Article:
Ahmed and Izza at the workshop

Originally a distributor and producer of feature films, Genini found herself making documentaries as a way to explore her Moroccan past. In this way, the documentary project of which Aïta was a part is an important act of safeguarding a collective cultural memory – a means of archiving Moroccan music and cultural traditions. However, for Genini, a Moroccan Jew who left Morocco as a young woman to study in Paris, the city she made her home, the music documentaries are also an intensely personal creative act; a way for her to connect with the country of her birth and her own cultural heritage.

The second film on the TMC double bill was Trances, the feature-length documentary directed by Ahmed El Maanouni and produced by Izza Génini that has achieved cult status in Morocco and internationally since its release in the early 1980s. The film follows the massively popular Moroccan group Nass el Ghiwane, who combined the rock and roll swagger of The Rolling Stones with a deep understanding and respect of the diverse musical and poetic heritage of Morocco.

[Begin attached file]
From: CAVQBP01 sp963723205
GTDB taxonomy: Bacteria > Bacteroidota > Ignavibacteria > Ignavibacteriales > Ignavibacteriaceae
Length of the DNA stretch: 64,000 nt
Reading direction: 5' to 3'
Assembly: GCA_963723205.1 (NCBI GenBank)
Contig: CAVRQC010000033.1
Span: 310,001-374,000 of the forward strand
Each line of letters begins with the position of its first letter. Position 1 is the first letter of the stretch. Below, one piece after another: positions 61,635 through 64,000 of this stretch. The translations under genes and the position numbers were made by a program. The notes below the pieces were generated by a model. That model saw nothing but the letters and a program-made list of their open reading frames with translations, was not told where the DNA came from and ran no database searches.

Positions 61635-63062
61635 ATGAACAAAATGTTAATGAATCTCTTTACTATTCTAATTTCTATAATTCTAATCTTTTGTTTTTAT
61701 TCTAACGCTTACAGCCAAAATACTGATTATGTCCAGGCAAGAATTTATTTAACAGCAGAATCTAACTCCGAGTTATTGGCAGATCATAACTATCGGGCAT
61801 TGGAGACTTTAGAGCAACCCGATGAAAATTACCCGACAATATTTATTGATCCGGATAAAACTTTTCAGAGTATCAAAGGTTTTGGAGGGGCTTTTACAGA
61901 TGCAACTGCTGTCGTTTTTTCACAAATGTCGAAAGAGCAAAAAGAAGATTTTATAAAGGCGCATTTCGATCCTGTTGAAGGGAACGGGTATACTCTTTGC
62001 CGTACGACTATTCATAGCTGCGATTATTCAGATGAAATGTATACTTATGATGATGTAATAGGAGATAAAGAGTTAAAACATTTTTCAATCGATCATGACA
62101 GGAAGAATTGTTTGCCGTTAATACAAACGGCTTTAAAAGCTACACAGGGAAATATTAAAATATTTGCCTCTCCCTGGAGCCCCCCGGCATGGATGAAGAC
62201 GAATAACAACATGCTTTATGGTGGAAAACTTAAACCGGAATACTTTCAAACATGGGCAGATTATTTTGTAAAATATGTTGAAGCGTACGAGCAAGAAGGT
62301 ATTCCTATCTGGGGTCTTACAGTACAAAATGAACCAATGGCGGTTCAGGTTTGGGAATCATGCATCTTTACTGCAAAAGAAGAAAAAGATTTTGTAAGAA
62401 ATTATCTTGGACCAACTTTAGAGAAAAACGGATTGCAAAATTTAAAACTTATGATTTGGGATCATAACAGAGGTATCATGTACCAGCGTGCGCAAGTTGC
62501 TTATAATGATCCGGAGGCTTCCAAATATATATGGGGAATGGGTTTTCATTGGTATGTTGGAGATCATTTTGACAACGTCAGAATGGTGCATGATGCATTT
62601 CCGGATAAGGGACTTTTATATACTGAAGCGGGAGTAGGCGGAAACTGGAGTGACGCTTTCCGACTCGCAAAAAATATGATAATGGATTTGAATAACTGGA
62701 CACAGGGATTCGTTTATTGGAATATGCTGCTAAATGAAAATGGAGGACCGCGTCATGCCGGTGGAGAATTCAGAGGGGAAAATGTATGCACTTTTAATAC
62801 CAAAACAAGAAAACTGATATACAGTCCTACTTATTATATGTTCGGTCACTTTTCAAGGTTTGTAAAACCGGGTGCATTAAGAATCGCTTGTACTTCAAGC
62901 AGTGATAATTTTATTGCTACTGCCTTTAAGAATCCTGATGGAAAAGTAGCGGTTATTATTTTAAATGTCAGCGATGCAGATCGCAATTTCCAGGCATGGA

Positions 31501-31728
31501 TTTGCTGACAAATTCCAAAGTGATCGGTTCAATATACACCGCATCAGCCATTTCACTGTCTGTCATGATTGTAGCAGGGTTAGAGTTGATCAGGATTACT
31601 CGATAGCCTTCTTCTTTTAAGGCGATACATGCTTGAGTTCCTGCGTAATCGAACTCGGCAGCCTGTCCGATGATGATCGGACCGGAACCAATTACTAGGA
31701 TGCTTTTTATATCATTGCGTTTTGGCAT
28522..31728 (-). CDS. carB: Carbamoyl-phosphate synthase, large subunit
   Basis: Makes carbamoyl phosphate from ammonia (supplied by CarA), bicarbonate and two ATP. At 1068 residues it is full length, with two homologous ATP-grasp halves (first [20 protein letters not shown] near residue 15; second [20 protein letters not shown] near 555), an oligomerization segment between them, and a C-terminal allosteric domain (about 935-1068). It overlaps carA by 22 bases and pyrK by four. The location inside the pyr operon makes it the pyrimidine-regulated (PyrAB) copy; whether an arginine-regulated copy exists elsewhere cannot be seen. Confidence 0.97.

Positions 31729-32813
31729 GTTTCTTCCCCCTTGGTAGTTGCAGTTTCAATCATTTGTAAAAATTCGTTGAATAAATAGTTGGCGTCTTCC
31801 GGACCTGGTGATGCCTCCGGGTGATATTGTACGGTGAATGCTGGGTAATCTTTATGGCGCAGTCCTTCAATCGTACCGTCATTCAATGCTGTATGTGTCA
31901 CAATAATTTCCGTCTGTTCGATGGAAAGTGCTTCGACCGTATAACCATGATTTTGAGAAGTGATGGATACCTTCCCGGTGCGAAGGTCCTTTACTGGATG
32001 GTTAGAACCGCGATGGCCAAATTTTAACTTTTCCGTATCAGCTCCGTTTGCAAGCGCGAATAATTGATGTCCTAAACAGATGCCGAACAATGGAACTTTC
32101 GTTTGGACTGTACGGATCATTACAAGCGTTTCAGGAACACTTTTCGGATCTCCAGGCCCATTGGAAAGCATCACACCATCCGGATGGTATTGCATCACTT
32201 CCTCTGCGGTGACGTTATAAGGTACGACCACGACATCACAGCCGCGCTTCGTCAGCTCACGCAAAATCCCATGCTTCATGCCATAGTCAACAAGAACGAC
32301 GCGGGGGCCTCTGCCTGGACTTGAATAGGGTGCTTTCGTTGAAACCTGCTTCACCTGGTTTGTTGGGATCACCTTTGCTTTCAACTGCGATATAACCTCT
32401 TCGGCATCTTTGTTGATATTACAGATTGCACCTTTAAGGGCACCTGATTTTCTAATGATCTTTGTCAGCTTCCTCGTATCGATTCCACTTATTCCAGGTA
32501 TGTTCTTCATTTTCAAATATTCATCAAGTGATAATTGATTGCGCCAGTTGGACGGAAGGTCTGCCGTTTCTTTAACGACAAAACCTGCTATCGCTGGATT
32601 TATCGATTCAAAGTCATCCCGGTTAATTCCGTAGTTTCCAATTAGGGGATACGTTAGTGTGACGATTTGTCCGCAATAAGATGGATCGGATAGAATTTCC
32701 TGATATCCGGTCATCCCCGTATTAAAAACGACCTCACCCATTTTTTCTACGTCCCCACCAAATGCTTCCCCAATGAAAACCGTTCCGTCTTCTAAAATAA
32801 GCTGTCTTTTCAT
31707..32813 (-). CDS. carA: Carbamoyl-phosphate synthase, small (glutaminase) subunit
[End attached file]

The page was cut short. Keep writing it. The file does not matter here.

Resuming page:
Trances is the second feature-length film directed by Ahmed el Maanouni (he also worked as a cinematographer) and followed the international success of Alyam Alyam (1978) which was the first Moroccan film to be represented at Cannes and win the Un Certain Regard prize at the Director’s Fortnight, as well as many awards at festivals across the world. In a career spanning almost 40 years, Ahmed El Maanouni has established himself as one of the most important Moroccan filmmakers, and a passionate advocate and supporter of Moroccan cinema and a new generation of Moroccan filmmakers, working across documentary and fiction, most recently releasing the popular comedy Fadma (2017) for which he was given the award for best director at the National Film Festival in Tangier earlier this year.